Asserting a Role for Indigenous Peoples and Local Communities in Decision-Making
Gene drives can have cascading effects on ecosystem flora and fauna on which indigenous peoples depend for subsistence and cultural identity. Because of their intimate and historical relationships to resources and landscapes, these communities possess knowledge that should be respected and considered. These communities must have an active role in decision-making. Potential avenues include engagement in international conventions and national, state and local laws, regulations and policies, as well as scientific and professional codes of conduct.
International decision-making is especially significant due to the global nature of gene drive research. A recent report by a committee convened by the US National Academy of Sciences, Engineering, and Medicine (NASEM 2016), Gene Drives on the Horizon, outlines three categories of governance mechanisms for international agreements: policy, international coordination and cooperation, and formal treaties. Respectively, an example of the first type is the US-UK Agreement for Scientific and Technological Cooperation, the second the World Health Organization’s (WHO’s) Guidance Framework for Testing Genetically Modified Mosquitoes (GMM), and the third the UN Convention on Biological Diversity (CBD). Although they do not explicitly address gene drive research, the latter two agreements are particularly relevant, and “discussions are under way [to address gene drive research]” (NASEM, 2016).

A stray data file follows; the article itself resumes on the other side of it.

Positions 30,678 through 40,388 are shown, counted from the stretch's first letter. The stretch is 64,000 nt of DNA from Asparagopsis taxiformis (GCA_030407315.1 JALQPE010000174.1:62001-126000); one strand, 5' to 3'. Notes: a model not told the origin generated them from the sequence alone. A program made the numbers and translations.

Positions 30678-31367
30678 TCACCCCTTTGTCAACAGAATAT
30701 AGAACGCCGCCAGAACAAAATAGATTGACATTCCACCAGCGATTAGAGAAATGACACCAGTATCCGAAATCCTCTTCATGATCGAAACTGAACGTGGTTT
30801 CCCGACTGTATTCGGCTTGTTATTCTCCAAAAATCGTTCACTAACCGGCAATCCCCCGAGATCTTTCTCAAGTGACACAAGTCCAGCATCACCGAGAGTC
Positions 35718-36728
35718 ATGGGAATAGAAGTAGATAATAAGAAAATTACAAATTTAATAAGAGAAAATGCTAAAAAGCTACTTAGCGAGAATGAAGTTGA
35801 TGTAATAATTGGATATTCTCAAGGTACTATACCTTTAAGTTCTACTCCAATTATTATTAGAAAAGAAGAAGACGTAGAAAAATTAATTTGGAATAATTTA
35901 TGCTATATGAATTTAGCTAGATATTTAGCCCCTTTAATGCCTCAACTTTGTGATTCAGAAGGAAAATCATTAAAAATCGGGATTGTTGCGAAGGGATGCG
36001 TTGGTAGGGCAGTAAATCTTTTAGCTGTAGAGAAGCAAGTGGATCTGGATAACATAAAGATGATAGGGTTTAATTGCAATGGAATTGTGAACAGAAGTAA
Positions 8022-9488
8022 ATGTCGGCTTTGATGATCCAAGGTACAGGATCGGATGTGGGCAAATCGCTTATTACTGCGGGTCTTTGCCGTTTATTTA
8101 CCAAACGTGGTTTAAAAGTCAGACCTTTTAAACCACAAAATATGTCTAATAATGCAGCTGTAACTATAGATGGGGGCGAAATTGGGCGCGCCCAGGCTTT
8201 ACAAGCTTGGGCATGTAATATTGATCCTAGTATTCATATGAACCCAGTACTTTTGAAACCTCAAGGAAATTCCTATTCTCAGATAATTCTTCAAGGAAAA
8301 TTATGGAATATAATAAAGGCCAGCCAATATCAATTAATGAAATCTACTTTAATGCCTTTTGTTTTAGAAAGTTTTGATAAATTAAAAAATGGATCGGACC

The WHO’s GMM Framework contains normative principles for evaluation that may be adapted to gene-drive modified organisms, and the WHO also manages expert panels to encourage self-governance. For example, the Vector Control Advisory Group (VCAG) provides “expert advice to investigators on the evaluation and development of vector control products and strategies,” with critiques and comments publicly available to enhance public engagement.